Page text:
Sometimes, this is hard to live in. Often it feels like everything in our lives is controlling us instead of us controlling it. We are constantly falling in love with everything but God, and it leads us into slavery to things. Things we disguise ourselves with - yoga or minimalist style or gardening or a new diet or whatever it is. And suddenly our freedom is trapped in all of these lovely little things that aren't really bad.

Yes, I'm kind of preaching to myself. 

You and I must go beyond our love for ordinary beauty in the messes. We must fight darkness. Challenge the devil. Flee sin.

"We don't just confess our sin; we throw in with each other, point each other to the One who forgives and gives us the power to fight it! We have grown apathetic about sin, my friend. We have let it take hold in our lives, and in the dark it has all the power."
-Jennie Allen, in her book, Nothing to Prove

I'm not asking you to fight this battle alone. I'm ready to stand next to you in this war and fight. Fight for prayer in our houses. Fight for love in our families. Fight for freedom from enslavement to depression and anxiety and social media and lies. 

It's time to live fully empowered by the Holy Spirit to get up out of our mud puddle and walk into glorious light.

I think lately I've been giving you a giant me-cupcake with a little bit of Jesus-frosting on top, and I'm sorry about that. I've been sharing a bunch of things about my life, then finishing them off with a timid suggestion that maybe God is important. But as God's redeemed warrior, I have the authority to proclaim His word to y'all as the truth.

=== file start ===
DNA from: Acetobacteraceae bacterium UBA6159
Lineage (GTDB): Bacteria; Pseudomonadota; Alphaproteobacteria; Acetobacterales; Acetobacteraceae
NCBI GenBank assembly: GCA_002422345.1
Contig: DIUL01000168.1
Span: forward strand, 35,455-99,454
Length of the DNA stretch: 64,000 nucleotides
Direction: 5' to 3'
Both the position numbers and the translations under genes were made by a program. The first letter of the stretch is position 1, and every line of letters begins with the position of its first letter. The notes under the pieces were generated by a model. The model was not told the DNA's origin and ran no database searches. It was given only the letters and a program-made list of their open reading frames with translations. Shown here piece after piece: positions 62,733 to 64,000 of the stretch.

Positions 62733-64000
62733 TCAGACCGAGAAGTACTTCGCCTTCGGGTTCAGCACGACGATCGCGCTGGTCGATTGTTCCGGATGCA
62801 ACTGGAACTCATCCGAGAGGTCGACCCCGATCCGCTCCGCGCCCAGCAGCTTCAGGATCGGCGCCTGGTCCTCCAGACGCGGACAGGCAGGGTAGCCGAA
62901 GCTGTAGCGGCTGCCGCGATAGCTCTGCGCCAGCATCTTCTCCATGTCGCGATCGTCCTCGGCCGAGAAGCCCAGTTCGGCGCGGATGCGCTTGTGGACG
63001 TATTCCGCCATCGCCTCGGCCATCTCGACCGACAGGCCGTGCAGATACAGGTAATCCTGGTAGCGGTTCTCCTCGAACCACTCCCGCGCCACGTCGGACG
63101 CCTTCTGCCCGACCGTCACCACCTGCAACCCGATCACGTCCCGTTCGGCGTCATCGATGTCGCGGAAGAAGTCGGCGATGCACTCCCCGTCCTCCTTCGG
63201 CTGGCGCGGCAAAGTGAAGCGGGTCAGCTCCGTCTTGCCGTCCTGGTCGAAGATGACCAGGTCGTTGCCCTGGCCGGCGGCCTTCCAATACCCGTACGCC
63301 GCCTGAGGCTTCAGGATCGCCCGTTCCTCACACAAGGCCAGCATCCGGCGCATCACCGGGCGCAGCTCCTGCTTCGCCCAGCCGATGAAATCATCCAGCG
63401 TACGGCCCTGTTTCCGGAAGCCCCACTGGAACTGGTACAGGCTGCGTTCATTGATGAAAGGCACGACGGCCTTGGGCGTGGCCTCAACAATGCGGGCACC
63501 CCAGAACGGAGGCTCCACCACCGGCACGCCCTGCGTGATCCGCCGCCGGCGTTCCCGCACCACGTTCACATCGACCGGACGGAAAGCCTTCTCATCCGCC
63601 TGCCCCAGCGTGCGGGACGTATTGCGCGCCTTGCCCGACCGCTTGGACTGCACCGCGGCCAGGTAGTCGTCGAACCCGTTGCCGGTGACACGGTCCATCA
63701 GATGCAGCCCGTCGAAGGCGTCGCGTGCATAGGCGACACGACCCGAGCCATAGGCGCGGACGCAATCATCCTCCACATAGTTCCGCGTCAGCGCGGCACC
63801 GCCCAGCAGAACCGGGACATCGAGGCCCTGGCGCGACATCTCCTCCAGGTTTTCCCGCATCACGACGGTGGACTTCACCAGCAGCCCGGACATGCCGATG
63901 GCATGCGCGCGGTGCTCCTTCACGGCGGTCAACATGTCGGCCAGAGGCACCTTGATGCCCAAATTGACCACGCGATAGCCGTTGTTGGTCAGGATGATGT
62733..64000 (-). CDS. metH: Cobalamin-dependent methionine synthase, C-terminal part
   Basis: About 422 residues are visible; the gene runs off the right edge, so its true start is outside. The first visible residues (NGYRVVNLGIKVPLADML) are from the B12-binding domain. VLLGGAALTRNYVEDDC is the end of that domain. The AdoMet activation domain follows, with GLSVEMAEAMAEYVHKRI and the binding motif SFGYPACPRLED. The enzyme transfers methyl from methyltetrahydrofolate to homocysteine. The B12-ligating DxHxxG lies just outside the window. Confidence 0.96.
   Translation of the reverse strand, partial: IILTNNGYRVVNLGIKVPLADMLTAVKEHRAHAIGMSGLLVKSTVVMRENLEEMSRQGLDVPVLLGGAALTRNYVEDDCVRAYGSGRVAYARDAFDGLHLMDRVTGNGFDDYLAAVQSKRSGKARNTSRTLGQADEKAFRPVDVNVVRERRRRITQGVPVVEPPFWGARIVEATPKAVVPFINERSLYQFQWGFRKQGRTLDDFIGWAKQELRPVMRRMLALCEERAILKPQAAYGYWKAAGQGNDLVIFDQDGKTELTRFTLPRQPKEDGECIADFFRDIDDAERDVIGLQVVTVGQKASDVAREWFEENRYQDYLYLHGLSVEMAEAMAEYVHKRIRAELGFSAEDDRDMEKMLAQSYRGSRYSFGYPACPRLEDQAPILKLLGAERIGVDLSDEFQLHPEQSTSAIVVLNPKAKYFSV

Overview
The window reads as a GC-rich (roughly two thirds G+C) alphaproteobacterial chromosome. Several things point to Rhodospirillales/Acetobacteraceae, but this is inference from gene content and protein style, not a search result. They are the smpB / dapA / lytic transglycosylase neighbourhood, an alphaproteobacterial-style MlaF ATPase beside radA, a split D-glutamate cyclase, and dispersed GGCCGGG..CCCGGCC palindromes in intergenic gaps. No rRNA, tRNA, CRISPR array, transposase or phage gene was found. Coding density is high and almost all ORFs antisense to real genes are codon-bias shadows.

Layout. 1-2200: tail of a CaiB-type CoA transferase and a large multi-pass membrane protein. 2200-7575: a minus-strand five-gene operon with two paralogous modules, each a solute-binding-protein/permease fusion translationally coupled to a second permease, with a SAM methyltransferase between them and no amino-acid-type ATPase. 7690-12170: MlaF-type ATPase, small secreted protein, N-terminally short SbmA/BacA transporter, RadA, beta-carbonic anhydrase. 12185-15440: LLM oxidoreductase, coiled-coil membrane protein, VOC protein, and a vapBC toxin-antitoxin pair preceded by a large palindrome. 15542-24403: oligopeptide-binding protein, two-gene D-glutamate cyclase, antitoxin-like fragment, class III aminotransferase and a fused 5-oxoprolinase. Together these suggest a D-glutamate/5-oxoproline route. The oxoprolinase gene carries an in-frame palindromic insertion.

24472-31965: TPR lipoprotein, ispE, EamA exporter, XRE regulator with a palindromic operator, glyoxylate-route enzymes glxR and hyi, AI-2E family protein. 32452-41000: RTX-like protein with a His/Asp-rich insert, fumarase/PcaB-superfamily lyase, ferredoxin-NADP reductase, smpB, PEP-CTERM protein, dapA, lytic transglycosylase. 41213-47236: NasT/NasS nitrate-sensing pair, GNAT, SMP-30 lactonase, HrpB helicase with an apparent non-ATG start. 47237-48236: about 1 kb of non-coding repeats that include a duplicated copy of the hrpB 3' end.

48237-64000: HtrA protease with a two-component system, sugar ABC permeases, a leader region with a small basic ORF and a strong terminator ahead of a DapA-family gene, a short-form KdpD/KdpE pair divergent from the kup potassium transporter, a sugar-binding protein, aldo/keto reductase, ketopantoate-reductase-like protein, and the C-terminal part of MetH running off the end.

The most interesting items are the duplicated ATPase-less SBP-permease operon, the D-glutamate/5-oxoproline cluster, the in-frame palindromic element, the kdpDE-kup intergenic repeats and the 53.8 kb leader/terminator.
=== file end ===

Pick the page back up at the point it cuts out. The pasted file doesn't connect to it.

No one needs me; I am not important. But what is needed is more and more and more of Jesus.


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What do you need to fight against? What do you need to let go of? Pick one person (it could even be me) that you can share this thing with. Someone to pray for you, challenge you, and keep you from continuing in your sin. 

(For more reading, check out Romans 6.)

6 comments:

  1. I love your thought that we can drag ourselves up and move to a better place. So true! Thanks for the motivation!

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  2. I loved your thoughts on this Caity. It's so true, that in our efforts to make sure we're being "real" or "transparent" or "humble" that we're often forgetting not just that we should be striving for more (because we can all improve), but also that we ARE so wonderful, that we ARE so special, that we have so many great qualities about ourselves to celebrate! We are created in His image and we should recognize how miraculous we are!

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    1. We are special indeed, and we were not made to live in mud puddles and flounder about life. God made us to be strong, courageous, and awesome within His love.

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  3. Thank you for sharing your thoughts! Such an important topic!